The real highlight of my Saturday night was watching the 1925 silent film version of ‘The Phantom of the Opera’ accompanied by the Minima Orchestra. Dark, graphic and gothic, it was a world away from the glossy Lloyd-Webber musical fodder and the beautiful and menacing score created a genuinely terrifying experience (I mean look!)

Sunday starts with the incredible dance rhythms of Ibibio Sound Machine, fronted by a gorgeous and sparkling Eno Williams, the eight piece create updated afrobeat sounds which bring West Africa to the West Holts stage to glorious effect. This is the dancing that ensued:


My highlight of the weekend comes courtesy of a raucous and right-on set from punk poet goddess: Patti Smith. She gorgeously howls her way through Horses, she rips all the strings off her guitar, she falls on her ass and screams ‘I fell on my ass at Glastonbury because I am a FUCKING animal’. The whole thing is a masterclass in being an empowered and inspirational woman. I wish being Patti Smith was a valid career option. Her performance sinks into all of my sinews, she makes me cry and yell and feel righteous anger. Midway through the anthemic ‘People Have the Power’ she commands me and the tens of thousands of others in the Pyramid Field to “Raise your arms! Feel who you are without technology, without governments. Feel your freedom!” With Patti I do! I feel my freedom and it is gorgeous.

All this is before she even brings out the Dalai Lama – she reads him a beautiful birthday poem (something as a poet I find particularly moving, a poem stuns and hushes the whole of the Pyramid field- Patti the poet holds centre stage). Then the Dalai Lama is brought out by Emily Eavis and presents Patti Smith with a white Khata ( a Tibetan Buddhist prayer scarf) and it’s all a bit beautiful and surreal. He speaks inspiringly on the environment, on the need for peace and (hilariously) how the white haired rockers of Patti’s band encourage him to keep going. We sing ‘Happy Birthday’, he cuts a cake and leaves. Pure Glastonbury magic.11667412_10153098741474527_8955727030662807245_nI’m front and centre on the Other Stage for another highlight of Sunday which came courtesy of the definitive Glaswegian soft indie pop band, Belle and Sebastian. The set is a win for all gorgeously soft-souled and nimble soled dancing indie outsiders. They sing about front man Stuart Murdoch’s struggles with ME, about being bullied (‘you won, you’re HERRRREE’ cries Murdoch to all the former bullied members of the audience) and the annoying kind of couples who we all love to hate( ‘Thank you for the invite tonight/Perfect snacklets, perfect drinks/I’m getting ideas from your interiors/Perfect apartments, perfect kids’). They get members of the audience up onstage for the glorious offbeat anthem ‘Boy with the Arab Strap’. They are a band of and for the people and we bloody love them!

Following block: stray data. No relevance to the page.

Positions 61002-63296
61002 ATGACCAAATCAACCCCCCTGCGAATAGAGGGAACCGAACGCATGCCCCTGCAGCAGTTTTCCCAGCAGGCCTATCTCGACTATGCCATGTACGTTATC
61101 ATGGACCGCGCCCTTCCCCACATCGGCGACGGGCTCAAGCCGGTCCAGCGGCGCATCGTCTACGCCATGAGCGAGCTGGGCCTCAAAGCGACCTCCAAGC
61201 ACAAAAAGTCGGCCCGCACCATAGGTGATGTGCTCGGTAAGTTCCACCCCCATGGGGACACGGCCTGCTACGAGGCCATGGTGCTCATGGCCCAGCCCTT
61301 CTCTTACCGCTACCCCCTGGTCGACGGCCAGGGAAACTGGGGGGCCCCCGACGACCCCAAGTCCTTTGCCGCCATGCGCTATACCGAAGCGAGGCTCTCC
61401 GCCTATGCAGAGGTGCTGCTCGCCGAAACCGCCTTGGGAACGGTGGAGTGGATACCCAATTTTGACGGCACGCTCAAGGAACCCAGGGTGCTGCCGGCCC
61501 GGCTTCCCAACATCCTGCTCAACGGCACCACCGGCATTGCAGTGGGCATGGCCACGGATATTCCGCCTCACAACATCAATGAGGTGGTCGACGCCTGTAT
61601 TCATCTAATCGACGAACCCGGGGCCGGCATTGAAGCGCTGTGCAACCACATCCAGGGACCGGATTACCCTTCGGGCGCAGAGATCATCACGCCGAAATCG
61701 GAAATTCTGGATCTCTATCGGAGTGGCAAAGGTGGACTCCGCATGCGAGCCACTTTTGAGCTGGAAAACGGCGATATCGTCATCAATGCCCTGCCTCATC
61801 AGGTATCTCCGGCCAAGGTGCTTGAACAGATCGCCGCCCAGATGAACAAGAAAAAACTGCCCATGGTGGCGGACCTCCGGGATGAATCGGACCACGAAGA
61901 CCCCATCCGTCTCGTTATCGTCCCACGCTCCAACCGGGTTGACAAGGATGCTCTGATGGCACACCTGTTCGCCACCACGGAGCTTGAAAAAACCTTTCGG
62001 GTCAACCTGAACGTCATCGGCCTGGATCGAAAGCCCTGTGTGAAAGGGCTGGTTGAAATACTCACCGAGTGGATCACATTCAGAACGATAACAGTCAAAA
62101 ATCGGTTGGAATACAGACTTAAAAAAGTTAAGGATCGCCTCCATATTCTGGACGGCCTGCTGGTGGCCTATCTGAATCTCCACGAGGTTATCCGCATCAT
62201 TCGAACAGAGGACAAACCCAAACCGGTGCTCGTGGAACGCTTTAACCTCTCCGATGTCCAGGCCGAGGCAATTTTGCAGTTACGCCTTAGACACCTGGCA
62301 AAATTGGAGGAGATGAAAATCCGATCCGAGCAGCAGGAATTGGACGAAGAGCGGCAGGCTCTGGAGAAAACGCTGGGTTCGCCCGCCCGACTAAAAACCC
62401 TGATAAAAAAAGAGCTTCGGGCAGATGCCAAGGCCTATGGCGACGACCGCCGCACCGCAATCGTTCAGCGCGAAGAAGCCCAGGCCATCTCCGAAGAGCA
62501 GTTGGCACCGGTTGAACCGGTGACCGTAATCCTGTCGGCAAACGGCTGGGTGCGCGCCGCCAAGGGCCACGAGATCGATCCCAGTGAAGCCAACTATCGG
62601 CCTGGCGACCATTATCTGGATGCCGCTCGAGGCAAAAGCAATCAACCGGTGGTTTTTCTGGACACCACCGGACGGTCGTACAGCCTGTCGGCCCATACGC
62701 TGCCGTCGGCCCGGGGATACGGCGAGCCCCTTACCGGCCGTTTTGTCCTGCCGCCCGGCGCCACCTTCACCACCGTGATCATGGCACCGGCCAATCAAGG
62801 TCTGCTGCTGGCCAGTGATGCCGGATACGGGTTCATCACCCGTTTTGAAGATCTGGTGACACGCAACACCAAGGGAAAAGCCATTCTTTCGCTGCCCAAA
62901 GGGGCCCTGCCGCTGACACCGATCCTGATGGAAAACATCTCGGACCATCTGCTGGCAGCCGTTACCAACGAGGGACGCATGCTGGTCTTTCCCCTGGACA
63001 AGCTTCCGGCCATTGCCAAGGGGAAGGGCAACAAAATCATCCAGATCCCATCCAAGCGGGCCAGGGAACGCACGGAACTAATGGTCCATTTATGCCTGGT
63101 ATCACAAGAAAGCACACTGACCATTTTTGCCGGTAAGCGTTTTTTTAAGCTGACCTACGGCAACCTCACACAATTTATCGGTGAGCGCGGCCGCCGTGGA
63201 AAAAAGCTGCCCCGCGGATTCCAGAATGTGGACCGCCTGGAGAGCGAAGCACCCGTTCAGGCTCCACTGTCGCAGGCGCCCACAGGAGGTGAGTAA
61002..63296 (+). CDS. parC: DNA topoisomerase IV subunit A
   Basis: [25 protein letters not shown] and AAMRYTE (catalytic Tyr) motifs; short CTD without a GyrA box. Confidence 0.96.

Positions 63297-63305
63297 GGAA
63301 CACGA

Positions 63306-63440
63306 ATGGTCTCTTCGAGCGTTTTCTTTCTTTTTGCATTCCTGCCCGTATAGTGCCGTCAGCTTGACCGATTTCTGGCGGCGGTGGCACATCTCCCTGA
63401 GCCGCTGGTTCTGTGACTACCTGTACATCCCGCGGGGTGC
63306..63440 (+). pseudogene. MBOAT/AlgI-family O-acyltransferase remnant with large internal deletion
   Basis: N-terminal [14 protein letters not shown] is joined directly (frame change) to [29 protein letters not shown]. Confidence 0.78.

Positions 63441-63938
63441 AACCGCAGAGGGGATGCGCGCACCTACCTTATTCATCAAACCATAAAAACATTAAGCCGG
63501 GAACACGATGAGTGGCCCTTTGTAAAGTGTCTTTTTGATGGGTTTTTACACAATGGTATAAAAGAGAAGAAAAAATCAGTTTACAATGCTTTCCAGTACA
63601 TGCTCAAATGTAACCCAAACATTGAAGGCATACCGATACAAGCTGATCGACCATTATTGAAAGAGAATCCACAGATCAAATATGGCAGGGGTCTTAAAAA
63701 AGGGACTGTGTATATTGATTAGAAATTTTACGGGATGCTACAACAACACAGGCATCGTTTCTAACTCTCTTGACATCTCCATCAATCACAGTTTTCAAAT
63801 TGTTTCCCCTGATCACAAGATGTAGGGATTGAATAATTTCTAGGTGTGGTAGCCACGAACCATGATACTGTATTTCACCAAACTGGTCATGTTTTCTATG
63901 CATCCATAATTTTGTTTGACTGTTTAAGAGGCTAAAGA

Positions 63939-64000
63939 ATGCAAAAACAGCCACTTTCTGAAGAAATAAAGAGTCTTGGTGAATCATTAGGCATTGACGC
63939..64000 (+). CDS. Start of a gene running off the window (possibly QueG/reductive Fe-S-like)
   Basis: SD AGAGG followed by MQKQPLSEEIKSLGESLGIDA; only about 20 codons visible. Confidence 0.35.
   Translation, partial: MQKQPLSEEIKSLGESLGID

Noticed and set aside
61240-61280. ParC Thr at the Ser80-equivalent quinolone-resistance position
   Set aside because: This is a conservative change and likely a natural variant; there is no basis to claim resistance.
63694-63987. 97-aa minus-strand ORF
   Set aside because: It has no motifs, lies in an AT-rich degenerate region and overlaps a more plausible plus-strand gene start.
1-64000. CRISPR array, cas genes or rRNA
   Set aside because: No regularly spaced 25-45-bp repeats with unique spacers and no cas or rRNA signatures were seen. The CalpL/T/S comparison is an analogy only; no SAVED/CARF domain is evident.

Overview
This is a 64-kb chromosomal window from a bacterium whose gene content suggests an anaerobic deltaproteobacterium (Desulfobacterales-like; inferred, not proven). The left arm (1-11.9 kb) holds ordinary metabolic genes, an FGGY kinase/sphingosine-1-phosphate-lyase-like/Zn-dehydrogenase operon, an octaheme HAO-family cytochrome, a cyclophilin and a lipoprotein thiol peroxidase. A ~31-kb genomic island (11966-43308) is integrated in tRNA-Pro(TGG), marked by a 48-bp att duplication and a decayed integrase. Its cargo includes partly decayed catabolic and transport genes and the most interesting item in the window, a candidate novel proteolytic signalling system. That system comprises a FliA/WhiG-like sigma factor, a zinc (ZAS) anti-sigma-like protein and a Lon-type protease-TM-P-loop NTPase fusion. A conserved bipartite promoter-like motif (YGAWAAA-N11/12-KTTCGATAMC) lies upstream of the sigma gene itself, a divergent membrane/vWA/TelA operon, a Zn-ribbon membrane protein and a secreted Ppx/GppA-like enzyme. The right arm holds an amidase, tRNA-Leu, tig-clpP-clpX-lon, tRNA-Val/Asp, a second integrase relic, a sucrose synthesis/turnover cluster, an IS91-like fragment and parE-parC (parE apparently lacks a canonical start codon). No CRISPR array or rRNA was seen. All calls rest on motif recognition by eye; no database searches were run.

A Facebook message informs me that the BBC camera once again has felt the need to record my ridiculous dance moves in the front row as I watch Goat.The mask-clad experimental fusion band certainly earn my dance moves. Their show is even better than when I saw them at Glastonbury in 2013. At one point I rip off my head band and start having a ‘ribbon off’ with one of the singers whipping a tambourine and ribbons round her head ferociously. It’s astounding, bizarre and brilliant. For me, they outdo the bit of The Who that I saw.

The festival ends with a wild night out in the company of my family: sisters,Emily and Grace, and Grace’s boyfriend Isak. The evening is full of flavoured cider, wobbly walking and bellowed singing. It’s lush. We end up singing ‘I Need a Hero’ on a Shangri-La karaoke stage (accidently accompanied by a random man stripping!)


The evening ends in NYC Downlow, a Drag Queen club, as we applaud the gorgeous performers and get covered in golden ribbons. I create an alter-ego ‘GOLDBEARD’ (see below) and we head to the top of the Stone Circle, as the misty sun whispers into view: souls satiated and hearts full to the brim for another year.goldbeard

Thank you to the poets and people who made this year so special: it was my favourite year ever!  See you in 2016!


60 Days to Love and Leave your London #1: MTV Breaks: 400 Seconds of Doing Things My Way

So I’ve spent lots of time doing and not enough writing so here is where my 60 day quest to bid farewell to London in glorious fashion began…

Last week I got to go and speak about being a poet and a feminist at MTV as part of MTV Breaks – just one of the initiatives that make up the wing of the charitable, not for profit work that Viacom do (including the amazing Staying Alive Foundation which fights HIV in many ways including through youth initiatives!


I don’t tend to get nervous nowadays when performing, as whilst I’m always learning new things, I’ve kinda got the whole ‘shouting poems at a room full of people and hoping they like it’ act down. However, I had to actually talk using non-rhyming sentences to a room full of Viacom employees from the likes of Nickelodeon, Channel 5, MTV and thus an anxiety fuelled 5 minutes of babbling about Mary Beard and poetry and feminism ensued, followed by a loud and fast rendition of my poem ’99 Problems’.I was thrilled to be given the opportunity to talk to some amazing,innovative professionals in media on a topic which I feel so passionately about.

I was also thrilled to hear all the other speakers, young people consistently proving themselves and succeeding in many different fields by being resourceful, creative and inspiring.